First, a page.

(MORE: 7 Surprising Things Lurking in Online ‘Terms of Service’ Agreements)
A nascent advertising market is already emerging, as Ad Age reported last week. Beyonce recently posted a Pepsi ad on her account, and it racked up 320,000 likes, more than many of her more natural photos. Celebrities like LeBron James and Nicole Richie have also uploaded photos that mainly function as sales pitches. “Branded ads are picture-based, and this is a picture-based platform, so I think it absolutely lends itself towards that,” says Uri Minkoff, CEO of fashion apparel company Rebecca Minkoff.
Minkoff hopes Instagram will go a step further than advertising and develop some kind of commercial tool for selling products directly to consumers. Right now photo captions on Instagram can’t include clickable links, making it less useful for call-to-action marketing than visual competitors like Pinterest. “There are so many times, for us in particular, that consumers see the picture and they want to buy the product,” Minkoff says. “I think the sales numbers would be very impressive.” A tool similar to the recently launched Facebook Gifts, which allows people to buy physical goods for their Facebook friends, could make sense on Instagram in the future.
Though Instagram has yet to generate revenue for Facebook, it has already provided some strategic benefits. Had Facebook left Instagram on the market, it would have either evolved into a large competitor on its own or been bought out by a social media rival like Twitter, which offered $525 million for the company, according to The New York Times. Instead of being an adversary, Instagram’s a hip companion to Facebook that’s pulling in a set of users who might not think Facebook is all that cool anymore.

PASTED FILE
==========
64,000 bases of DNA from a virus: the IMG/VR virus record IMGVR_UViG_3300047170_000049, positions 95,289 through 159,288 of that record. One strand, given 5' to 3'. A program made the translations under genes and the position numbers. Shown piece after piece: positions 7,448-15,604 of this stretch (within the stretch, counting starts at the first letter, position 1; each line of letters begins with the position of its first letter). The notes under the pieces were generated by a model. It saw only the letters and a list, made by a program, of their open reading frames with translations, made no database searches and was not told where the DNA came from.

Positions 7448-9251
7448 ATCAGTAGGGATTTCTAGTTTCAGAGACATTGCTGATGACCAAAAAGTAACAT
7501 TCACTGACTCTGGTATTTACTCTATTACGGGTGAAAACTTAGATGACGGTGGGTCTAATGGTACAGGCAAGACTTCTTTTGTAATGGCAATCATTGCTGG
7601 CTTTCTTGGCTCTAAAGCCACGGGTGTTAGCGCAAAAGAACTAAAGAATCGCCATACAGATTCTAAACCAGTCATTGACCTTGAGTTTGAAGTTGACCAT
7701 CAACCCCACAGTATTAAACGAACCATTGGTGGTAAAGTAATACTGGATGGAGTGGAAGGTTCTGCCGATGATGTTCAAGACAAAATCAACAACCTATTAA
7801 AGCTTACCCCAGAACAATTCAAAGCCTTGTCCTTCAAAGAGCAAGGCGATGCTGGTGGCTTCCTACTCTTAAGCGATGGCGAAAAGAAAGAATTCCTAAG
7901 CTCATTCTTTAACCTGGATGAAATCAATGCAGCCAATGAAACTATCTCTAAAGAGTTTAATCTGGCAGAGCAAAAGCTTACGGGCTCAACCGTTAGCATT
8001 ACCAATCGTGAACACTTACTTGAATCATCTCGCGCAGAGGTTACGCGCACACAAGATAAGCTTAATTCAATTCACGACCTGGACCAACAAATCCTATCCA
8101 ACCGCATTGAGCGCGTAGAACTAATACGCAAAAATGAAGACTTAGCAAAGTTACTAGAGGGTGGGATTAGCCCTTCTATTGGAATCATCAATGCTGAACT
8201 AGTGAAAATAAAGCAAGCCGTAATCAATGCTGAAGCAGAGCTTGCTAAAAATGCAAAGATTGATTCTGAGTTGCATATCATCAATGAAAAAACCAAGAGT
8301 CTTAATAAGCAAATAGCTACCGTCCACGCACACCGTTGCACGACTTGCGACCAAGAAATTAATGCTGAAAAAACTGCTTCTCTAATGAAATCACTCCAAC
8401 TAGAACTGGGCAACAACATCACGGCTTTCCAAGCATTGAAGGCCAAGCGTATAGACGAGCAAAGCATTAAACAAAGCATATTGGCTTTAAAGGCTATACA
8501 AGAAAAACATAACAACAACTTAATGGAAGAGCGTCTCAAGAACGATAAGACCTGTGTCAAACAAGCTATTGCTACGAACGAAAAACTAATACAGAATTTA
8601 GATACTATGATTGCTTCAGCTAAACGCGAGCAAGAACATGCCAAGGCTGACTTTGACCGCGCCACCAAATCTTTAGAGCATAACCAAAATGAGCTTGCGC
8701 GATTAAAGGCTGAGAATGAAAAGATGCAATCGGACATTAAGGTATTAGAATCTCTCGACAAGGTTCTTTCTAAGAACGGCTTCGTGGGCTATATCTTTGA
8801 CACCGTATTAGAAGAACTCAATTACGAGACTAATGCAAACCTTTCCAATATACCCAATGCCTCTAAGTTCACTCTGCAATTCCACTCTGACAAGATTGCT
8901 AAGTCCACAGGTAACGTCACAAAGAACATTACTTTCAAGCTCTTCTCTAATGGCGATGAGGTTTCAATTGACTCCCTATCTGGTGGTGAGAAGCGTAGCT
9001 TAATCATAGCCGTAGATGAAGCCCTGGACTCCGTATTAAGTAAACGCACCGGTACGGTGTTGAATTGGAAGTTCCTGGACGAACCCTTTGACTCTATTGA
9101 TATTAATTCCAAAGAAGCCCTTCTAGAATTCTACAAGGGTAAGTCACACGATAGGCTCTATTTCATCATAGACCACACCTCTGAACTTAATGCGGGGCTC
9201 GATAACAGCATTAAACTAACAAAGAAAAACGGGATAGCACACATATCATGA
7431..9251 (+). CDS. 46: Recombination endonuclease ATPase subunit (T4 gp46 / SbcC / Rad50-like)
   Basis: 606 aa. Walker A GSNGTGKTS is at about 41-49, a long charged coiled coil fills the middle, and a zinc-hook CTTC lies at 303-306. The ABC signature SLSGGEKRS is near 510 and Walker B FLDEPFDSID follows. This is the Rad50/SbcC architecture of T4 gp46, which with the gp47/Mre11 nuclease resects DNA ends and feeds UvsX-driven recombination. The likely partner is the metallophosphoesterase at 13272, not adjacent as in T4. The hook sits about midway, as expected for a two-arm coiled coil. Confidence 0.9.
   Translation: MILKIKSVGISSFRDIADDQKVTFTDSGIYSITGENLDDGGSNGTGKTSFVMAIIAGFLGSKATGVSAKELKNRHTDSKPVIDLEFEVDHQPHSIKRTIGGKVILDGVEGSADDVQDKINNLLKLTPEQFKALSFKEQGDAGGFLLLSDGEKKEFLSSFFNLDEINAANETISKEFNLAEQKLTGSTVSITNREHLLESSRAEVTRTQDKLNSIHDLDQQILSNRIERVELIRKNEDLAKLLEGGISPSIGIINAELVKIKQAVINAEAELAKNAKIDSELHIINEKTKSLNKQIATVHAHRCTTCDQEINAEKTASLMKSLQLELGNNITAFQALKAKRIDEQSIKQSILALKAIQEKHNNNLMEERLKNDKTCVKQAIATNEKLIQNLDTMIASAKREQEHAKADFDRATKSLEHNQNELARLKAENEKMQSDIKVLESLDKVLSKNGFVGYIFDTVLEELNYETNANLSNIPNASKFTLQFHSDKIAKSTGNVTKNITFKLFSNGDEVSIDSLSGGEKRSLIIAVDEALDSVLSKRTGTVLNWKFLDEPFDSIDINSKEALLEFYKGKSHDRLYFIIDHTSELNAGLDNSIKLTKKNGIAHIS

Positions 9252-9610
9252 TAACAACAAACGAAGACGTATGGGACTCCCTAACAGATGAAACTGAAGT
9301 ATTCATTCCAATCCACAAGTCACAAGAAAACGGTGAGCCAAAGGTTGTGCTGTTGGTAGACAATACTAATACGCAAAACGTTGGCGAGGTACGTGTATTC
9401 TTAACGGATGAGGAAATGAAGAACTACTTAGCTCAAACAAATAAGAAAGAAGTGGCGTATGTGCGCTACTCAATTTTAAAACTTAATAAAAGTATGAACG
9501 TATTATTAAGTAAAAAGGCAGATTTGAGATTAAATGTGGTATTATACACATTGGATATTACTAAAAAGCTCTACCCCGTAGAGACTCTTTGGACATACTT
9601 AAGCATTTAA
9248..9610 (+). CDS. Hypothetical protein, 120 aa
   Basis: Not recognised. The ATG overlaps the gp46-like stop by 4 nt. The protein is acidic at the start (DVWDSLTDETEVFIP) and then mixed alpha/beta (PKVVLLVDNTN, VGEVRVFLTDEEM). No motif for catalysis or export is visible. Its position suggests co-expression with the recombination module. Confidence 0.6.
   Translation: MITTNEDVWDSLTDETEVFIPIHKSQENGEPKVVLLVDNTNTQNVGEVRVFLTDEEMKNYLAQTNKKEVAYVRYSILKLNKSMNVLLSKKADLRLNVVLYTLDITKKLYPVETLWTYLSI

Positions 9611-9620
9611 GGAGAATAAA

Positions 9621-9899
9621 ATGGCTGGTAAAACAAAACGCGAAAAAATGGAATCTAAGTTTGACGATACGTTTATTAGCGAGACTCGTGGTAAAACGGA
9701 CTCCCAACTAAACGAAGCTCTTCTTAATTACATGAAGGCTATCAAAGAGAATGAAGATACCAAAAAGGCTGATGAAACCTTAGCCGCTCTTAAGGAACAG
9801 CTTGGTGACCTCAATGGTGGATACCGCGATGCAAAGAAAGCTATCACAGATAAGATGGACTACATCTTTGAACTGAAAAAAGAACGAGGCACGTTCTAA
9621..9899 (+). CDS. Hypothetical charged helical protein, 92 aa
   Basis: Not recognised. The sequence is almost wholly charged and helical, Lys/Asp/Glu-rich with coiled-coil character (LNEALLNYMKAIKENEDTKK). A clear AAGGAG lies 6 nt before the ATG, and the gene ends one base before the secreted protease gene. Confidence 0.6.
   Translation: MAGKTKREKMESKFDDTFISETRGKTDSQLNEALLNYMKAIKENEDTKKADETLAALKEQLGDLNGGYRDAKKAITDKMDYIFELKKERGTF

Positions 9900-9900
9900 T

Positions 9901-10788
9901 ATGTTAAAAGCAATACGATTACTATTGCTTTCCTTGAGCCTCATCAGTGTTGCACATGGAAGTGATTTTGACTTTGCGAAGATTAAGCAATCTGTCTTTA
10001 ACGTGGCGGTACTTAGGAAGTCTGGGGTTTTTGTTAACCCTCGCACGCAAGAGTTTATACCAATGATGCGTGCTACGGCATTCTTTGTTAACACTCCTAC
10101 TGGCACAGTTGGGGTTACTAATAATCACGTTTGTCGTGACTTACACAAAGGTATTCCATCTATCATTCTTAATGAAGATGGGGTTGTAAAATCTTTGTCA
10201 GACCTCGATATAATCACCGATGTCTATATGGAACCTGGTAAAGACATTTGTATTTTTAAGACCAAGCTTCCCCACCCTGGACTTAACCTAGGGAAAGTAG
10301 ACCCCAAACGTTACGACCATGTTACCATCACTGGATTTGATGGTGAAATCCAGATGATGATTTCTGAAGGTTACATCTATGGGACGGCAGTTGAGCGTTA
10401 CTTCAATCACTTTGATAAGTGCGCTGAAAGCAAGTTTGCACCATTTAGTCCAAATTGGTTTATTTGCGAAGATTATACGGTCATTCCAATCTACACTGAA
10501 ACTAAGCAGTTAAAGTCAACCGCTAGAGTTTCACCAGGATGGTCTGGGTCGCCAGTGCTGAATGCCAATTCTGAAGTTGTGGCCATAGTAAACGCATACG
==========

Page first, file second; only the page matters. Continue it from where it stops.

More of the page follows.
As a mobile-first company, Instagram is also helping expand Facebook’s presence in that emerging social media battleground. In February Instagram’s mobile app had 3.5 million more daily users than Twitter’s official app on iPhone and Android, according to ComScore. It’s now being integrated into Facebook Home, the new social interface launching on Google’s Android operating system. And it’s spawned a host of visually focused, mobile imitators, like Twitter’s microvideo platform Vine and new social network Pheed.
(MORE: The Hidden Cost of Tax Refunds)
Instagram certainly has benefited from having access to Facebook’s financial resources and massive userbase. Whether Systrom and his staff can return the favor and actually produce earnings for the parent company remains to be seen. But analysts today aren’t balking at the large price tag.
“It’s still a very compelling and popular platform,” Olson says. “The brand is very strong and there’s certainly still a lot of momentum around it and a lot of growth potential as well. It’s really just a matter of when they begin to focus on monetization of that platform, they do it in a way that doesn’t alienate their user base.”